Several safety initiatives designed to reduce collisions between motor vehicles and trains will be completed before the end of 2008 as part of the ongoing Department of Transportation Highway-Rail Crossing Safety and Trespass Prevention Action Plan, DOT Secretary Mary Peters announced Thursday, June 12.
“Our efforts to improve safety where the rails meet the road are working,” Peters said, noting that from 2004 to 2007, grade crossing accidents and fatalities declined 10.8 percent and 9.1 percent, respectively. However, there were still 2,746 collisions and 338 deaths at America’s nearly 227,000 grade crossings last year. “More needs to be done to make crossings safer,” she said.
The Federal Railroad Administration on Thursday, June 12, released the first-ever comprehensive report detailing the challenges associated with the nearly 87,000 private roadways that cross over railroad tracks and which are not subject to the same federal safety standards as public crossings. The report describes and proposes possible courses of action to improve safety at private crossings through development of a national policy or issuance of federal regulations, Peters said.
In the coming months, FRA also intends to issue a multiyear research and development plan that includes several projects specifically addressing grade crossing safety issues, Peters said. It will support research into innovative and low-cost technologies to modernize existing warning devices, improve detection of oncoming trains by motor vehicle drivers, and apply Intelligent Transportation System solutions, among several other research efforts.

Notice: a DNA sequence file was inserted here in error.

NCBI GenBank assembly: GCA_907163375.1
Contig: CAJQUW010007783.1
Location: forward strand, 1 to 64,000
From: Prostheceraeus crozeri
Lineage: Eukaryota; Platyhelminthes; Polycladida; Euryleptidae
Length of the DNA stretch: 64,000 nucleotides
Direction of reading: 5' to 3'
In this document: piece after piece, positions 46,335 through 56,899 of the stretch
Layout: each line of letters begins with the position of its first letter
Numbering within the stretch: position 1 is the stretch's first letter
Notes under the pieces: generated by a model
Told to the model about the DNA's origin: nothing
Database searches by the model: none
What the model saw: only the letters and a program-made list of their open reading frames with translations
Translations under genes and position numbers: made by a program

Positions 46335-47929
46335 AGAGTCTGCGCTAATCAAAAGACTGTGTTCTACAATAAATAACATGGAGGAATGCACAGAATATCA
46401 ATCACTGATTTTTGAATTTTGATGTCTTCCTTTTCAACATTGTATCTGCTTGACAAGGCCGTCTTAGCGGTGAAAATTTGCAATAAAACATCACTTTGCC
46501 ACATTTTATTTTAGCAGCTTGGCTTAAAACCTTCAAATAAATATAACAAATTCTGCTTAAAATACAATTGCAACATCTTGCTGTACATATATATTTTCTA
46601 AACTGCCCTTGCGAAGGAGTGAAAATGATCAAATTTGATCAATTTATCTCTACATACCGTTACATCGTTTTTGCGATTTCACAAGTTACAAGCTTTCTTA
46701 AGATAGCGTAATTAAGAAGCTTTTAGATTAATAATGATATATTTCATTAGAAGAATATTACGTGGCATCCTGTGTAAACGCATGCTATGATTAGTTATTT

And, by the end of the year, FRA will issue a revised guidebook to assist states and communities in closing or consolidating unneeded or little-used public grade crossings along a rail corridor while improving crossing safety at those that remain open. Stating that “the safest crossing is the one that doesn’t exist,” Peters said more than 18,000 crossings have been closed since 2004.
“Grade crossing safety is a shared responsibility, and to achieve further improvements, everyone needs to do their part,” said FRA Administrator Joseph H. Boardman, stressing the need for motorists, railroads and federal, state, and local governments and others to act individually and work together.
Peters said the Action Plan, originally issued in June 2004, involves the work of several DOT agencies and has completed numerous projects and activities during the past four years, including regulations, research, technology development, technical assistance and educational efforts.